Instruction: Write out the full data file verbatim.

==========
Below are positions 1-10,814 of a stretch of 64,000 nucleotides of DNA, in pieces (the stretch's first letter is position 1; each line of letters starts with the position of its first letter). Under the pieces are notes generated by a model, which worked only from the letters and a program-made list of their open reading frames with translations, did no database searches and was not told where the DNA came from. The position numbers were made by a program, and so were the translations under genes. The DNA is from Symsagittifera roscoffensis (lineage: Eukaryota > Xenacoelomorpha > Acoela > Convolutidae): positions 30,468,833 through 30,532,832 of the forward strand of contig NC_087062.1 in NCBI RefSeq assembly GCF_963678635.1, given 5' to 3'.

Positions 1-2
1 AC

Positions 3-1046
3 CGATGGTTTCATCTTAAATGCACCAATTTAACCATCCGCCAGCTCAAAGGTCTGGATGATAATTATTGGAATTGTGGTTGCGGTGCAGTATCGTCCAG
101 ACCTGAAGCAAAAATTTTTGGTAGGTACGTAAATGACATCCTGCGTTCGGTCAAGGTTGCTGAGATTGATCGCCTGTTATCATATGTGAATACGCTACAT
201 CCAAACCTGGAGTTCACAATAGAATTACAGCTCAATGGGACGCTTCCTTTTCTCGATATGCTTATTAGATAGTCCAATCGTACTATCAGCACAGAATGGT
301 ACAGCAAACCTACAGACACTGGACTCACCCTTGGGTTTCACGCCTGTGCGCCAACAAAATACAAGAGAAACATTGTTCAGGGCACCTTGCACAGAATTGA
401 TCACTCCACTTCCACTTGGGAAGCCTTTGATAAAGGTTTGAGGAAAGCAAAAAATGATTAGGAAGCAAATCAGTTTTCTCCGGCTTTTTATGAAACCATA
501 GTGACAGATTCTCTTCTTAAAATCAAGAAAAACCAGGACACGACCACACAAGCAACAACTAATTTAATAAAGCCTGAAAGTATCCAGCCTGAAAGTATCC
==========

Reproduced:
Below are positions 1-10,814 of a stretch of 64,000 nucleotides of DNA, in pieces (the stretch's first letter is position 1; each line of letters starts with the position of its first letter). Under the pieces are notes generated by a model, which worked only from the letters and a program-made list of their open reading frames with translations, did no database searches and was not told where the DNA came from. The position numbers were made by a program, and so were the translations under genes. The DNA is from Symsagittifera roscoffensis (lineage: Eukaryota > Xenacoelomorpha > Acoela > Convolutidae): positions 30,468,833 through 30,532,832 of the forward strand of contig NC_087062.1 in NCBI RefSeq assembly GCF_963678635.1, given 5' to 3'.

Positions 1-2
1 AC

Positions 3-1046
3 CGATGGTTTCATCTTAAATGCACCAATTTAACCATCCGCCAGCTCAAAGGTCTGGATGATAATTATTGGAATTGTGGTTGCGGTGCAGTATCGTCCAG
101 ACCTGAAGCAAAAATTTTTGGTAGGTACGTAAATGACATCCTGCGTTCGGTCAAGGTTGCTGAGATTGATCGCCTGTTATCATATGTGAATACGCTACAT
201 CCAAACCTGGAGTTCACAATAGAATTACAGCTCAATGGGACGCTTCCTTTTCTCGATATGCTTATTAGATAGTCCAATCGTACTATCAGCACAGAATGGT
301 ACAGCAAACCTACAGACACTGGACTCACCCTTGGGTTTCACGCCTGTGCGCCAACAAAATACAAGAGAAACATTGTTCAGGGCACCTTGCACAGAATTGA
401 TCACTCCACTTCCACTTGGGAAGCCTTTGATAAAGGTTTGAGGAAAGCAAAAAATGATTAGGAAGCAAATCAGTTTTCTCCGGCTTTTTATGAAACCATA
501 GTGACAGATTCTCTTCTTAAAATCAAGAAAAACCAGGACACGACCACACAAGCAACAACTAATTTAATAAAGCCTGAAAGTATCCAGCCTGAAAGTATCC